Let’s do launch.
A selection of breakfast and lunch meals going out today for the Feed Mon Kids nutrition program will contain some STEM-food for thought, as well.
The WVU Extension Service is including some 350 ready-to-assemble catapult kits for youngsters — as part of its ongoing science, technology, engineering and math initiative, in the face of the pandemic.
Said kits consist of Popsicle sticks, a plastic spoon, rubber bands and the like.
What emerges is a small-scale, kid-friendly version of the ballistic, projectile-flinging device that dates back to the medieval days.
The DIY catapults have a payload of, say, a mini-marshmallow.
Or, a small, foam sphere known as a “pom-pom” that usually comes standard with a kit.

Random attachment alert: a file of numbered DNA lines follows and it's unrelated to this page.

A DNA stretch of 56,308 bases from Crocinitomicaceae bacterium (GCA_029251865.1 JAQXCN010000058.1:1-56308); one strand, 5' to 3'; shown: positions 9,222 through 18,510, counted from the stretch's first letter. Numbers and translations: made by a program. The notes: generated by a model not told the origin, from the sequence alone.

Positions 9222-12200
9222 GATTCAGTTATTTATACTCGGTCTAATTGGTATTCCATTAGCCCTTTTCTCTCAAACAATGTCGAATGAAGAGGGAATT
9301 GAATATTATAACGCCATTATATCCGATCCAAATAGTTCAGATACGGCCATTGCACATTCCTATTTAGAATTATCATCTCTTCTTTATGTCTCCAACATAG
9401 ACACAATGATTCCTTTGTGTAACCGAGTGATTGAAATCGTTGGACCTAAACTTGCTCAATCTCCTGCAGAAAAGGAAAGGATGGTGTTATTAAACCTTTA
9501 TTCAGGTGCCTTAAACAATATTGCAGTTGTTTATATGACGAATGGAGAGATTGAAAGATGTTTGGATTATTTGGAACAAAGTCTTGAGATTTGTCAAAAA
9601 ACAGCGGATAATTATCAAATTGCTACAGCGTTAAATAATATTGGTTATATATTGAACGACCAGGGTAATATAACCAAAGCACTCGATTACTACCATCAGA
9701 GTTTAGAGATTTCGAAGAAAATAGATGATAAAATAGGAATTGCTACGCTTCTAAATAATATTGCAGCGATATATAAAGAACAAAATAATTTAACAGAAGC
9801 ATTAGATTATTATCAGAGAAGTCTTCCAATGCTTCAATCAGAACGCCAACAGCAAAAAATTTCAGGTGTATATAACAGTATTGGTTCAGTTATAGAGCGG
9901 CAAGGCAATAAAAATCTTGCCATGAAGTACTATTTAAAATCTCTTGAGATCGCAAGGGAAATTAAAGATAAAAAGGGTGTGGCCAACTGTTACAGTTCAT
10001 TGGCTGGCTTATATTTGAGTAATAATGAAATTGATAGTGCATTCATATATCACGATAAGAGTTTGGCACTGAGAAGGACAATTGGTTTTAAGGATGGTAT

Just as well, Becca Fint-Clark said.
She’s the Extension agent and youth development officer who helped organize Wednesday’s shipment.
Of course, she doesn’t want a budding catapult-engineer launching something in the direction of his kid brother or the puppy, she said.
“It’s our mission to educate,” she said.
“Normally, we’d be out in the classrooms, but we can’t do that right now.”
But if you can combine science and engineering with a sandwich, she mused, well, why not do that?
And whether your catapult is lashed by Feudal ropes or rubber bands, science and engineering are most definitely involved.
Gravity, and all that.
A crash-course — pun intended — on fulcrums and kinetic energy and how a catapult won’t work without both.
Fint-Clark packed the catapults Wednesday with the help of Extension staffers Linda Atkins and Joeline Swann.
Atkins is an administrative assistant and Swann handles nutritional outreach.
Next week, with the help of Southern States, the trio extends its tendrils of learning into the very soil of the Mountain State.
A total of 700 seed packets will go out with Feed Mon Kids meals, along with the weekly offering from Pantry Plus More, an area food bank that also works with county schools and families.